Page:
Denisovan Ancestry in East Eurasian and Native American Populations

30 April 2011

Interpretation made of artifact in March posting of Incised Composite Golden Ellipse

Composite Golden Ellipse (with interpretation of incised lines)

Allen Deibel of Canfied, Ohio, archaeologist and naturalist, has "The stone cat collection,"  a large number of mostly quartz feline themed figure stones from the Mahoning River Valley in north east Ohio.  Al informed me of a cat visage on the right side of this stone "from about one to seven O'clock."  I had noticed a cat and a bird figure but Al's cat did not square up with mine.

I interpreted the bird icon as being depicted as emerging from the egg shaped feature marked in white above.  If one incorporates the yellow bird, the white egg and the blue cat, it is a bulging cats mouth (the one Al reported to me) as if the cat has consumed the bird and the egg (which it did if one is able to visually combine the three colors into another cat face).  It looks like Sylvester with Tweetie Pie stuffed into his mouth, without the yellow feather sticking out.  The lines to the left, highlighted in blue, are interpreted to be a standing water bird mother feeding her chick, the two beaks making contact  to transfer food.  

This art piece depicts the theme of the cycle of life/death, predator/prey, iconography on a composite golden ellipse.

What is suspected to be residue of a manganese oxide based pigment, blueish, is seen on the left side of this artifact.  This is what leads to the interpretation of the standing water bird as a "blue heron."

From this link you go right to the original posting of this sculpture:


25 April 2011

Peter Cottontail has left the building... Peter Cottontail has left the building.

Peter Cottontail has left the building
click photo to expand size

Found at the same site as the Peter Cottontail posting prior to this one, I did not think this was an intended artifact initially.  After examination under lighted 10x magnification, I detected several stroke marks or incisions in a series of lines going up the neck to the bottom of the head in the above photo.  On the opposite side of the artifact, facial details were detected which are worked in the flint and seen in the photo below.

I also detected a break spot where it looks like a "front leg" was attached to this item at one time.  The shadow of the break may be seen square #3 from right on the bottom row of the CM grid.  It also has two different rabbit views depicted, one on each side.  These three factors, along with the resemblance to a hopping rabbit at a site which has produced another rabbit icon, weigh as factors in assessing artifactuality here.

Peter Cottontail has left the building
(face toward viewer, Flopsy-like ear)
click photo to expand size
artifact on a CM grid for scale and perspective

Looks like rabbit's right ear is "floppy" from this perspective. In this view, the rabbit has turned its head to face the viewer.  Click photo to expand size to view the cartoon-like face of the rabbit, including eyes, nose, whiskers and an apparent smile- a look foretelling of the Trix cereal advertisement character rabbit. The front leg has broken off.  The rabbit has a pointed back to invoke a sense of swift, springing, movement.  Paleolithic representations of animals and people often have what we would call a cartoonish look.  It has been a part of the human aesthetic long before the Sunday newspaper comic section.

17 April 2011

Here comes Peter Cottontail....

Peter Cottontail
click photo to expand size
Polymorphic rabbit/feline/bear/deer/human sculpture
from Licking County, Ohio USA
lithic material is from Flint Ridge
photos taken on a CM grid for scale and perspective

This photo is an aide to refer back to the above to see a feline visage as highlighted here in blue.  Relax your focus, "look through your eyelashes," or stand at a distance from the screen to best see the big cat.

Closer view of rabbit's head

This is back half of the rabbit.  Back of the ear tip is seen in black material in upper left corner.  Two animal head images are seen here, taken to be a lion face and bear head in right profle.  Because they share common features in the stone, it may be difficult to percieve.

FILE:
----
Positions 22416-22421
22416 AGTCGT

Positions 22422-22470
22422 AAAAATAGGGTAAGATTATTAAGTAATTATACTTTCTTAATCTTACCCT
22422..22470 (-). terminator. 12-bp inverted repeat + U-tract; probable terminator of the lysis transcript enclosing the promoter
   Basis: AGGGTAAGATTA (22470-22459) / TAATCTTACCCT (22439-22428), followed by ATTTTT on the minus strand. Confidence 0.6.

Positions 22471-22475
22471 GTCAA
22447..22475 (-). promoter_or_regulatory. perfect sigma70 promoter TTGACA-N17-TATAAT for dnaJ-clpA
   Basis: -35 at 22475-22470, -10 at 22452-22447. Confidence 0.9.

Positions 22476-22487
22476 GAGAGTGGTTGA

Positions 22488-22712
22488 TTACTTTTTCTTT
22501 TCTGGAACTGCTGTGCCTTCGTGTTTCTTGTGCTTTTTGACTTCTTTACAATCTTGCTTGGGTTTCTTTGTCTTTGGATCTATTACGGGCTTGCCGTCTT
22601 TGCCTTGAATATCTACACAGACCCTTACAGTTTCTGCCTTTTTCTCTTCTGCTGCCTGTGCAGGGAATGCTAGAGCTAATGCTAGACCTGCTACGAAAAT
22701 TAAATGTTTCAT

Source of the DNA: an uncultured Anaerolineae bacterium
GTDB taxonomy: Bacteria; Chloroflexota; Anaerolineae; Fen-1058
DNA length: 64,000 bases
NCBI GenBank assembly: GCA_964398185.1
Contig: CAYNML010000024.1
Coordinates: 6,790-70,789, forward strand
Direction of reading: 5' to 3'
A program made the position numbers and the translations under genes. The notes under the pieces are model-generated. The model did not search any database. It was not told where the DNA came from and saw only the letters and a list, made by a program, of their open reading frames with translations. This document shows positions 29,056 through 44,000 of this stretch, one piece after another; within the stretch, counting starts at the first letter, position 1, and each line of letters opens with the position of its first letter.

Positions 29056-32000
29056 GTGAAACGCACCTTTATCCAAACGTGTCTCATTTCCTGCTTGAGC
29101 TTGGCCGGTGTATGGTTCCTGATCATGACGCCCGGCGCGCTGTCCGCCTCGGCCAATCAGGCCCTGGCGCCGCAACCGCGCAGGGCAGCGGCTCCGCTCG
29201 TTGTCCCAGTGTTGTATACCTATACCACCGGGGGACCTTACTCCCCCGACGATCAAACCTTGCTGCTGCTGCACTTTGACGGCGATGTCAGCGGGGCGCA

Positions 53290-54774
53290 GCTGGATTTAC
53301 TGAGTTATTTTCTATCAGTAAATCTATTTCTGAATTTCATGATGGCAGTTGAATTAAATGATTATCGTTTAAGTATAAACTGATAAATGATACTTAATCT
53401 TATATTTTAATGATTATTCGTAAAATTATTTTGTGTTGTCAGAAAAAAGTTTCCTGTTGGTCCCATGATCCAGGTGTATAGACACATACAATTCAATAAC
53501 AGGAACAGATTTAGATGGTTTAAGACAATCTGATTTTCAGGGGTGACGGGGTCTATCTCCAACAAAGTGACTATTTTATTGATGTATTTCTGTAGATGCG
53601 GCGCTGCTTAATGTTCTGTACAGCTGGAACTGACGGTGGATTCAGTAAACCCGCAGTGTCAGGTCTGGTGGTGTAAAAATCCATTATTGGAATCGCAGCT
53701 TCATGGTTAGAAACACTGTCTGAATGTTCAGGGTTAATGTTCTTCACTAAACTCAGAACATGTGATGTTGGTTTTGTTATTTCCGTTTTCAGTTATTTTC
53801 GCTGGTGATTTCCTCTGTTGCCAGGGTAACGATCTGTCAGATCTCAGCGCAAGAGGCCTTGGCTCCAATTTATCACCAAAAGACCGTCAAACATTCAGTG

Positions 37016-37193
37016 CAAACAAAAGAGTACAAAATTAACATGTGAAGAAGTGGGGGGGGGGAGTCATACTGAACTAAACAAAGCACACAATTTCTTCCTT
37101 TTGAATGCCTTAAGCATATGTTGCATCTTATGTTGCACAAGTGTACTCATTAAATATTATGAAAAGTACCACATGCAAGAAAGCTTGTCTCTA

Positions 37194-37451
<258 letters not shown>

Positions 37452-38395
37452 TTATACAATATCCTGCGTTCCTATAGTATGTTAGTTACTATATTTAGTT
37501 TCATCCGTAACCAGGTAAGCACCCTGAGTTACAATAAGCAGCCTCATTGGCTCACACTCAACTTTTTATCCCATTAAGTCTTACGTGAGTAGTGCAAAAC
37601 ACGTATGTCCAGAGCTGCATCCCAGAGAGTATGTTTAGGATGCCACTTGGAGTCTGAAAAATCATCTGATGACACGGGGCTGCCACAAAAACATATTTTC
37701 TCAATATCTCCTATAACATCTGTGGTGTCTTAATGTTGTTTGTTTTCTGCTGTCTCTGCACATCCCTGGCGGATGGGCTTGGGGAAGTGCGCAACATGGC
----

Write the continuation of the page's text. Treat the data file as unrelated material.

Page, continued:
This is a bear head in right profile view.  Here, I have whited out a portion of the lion's face which is distracting to the bear image because they share features.  Orange arrow points to ear (serves also as the right eye of the second lion visage).  Blue arrow points to tip of nose.  Purple arrow points to tip the bear's chin.
 Short faced bear (Arctodus)
The tip of the bear's face may also depict the face of a man in right profile so this could be taken as a "synthesis of man's face with a bears head."  The man and bear share the same mouth. If one pays visual attention to the front of the faces like shown in this photo, the human depiction becomes more clear.  It looks like the face has a mournful frown.   

Pink and black are lion's eyes, yellow is the nose.  The nose also looks like a caprid (deer?) icon with its head turned as if looking behind it.  It appears there is a chunk or "bite" out of the hind quarter of the deer.  The deer is squarely in the eyes of the lion, being its nose.  Blue is the snarling mouth of the lion.

The maroon band of flint which is the face-on lion's snarling mouth, also seems to serve as red hairdo, or a turban style wrap, atop a grinning woman's face.  There appears to be an ear decoration on the woman, like an earring.  Maybe the woman is being consumed by the lion, the lion's red lips grasping her head to begin a meal?

Arrow points to earring looking stone feature.  I hypothesize the frowning man's face (fourth photo above) is mourning the loss of his partner, shown here at the lion's mouth, to predation.  Based on the paleo-anthropological record of skeletal remains, it is estimated 6% to 10% of early humans died at the jaws, paws and claws of carnivores.  So, humans were more in the food chain than solely at the top of the food chain in pre-modern times.

In final, the interpretations of images here are of two lion faces, a bear head, a man's face, a woman's face, one deer and one two-sided rabbit.  A third lion image, with paw extended toward the viewer and a tooth showing, has not been marked up in the photos.  Can you find it?

North American lion (Panthera leo atrox) reconstruction

Photo looking down on artifact as it stands on its base.  Without recognition, art pieces like this are being overlooked, forsaken by archaeologists, passed off as debitage or other debris, suitable for the pile of "burden stones."  

A similar looking sculpture with animals on two sides.  This side looks like the artifact featured in this post.  Also from Licking County, Ohio.

This side looks like a rabbit with a crystal inclusion perhaps representing the "magic womb" of the reproductive proclivity of this animal.  This is one of seven sculptures found in immediate proximity (a hoard) in Licking County Ohio and featured at the web site:

Side two of the featured figure stone (on CM grid)

Side two again

Flint Ridge is the source for the raw material in this post.
Click photo to expand size


15 April 2011

Maryland and Oregon artifacts demonstrate similar artist use of stone material in a pebble inclusion to feature reflective eyes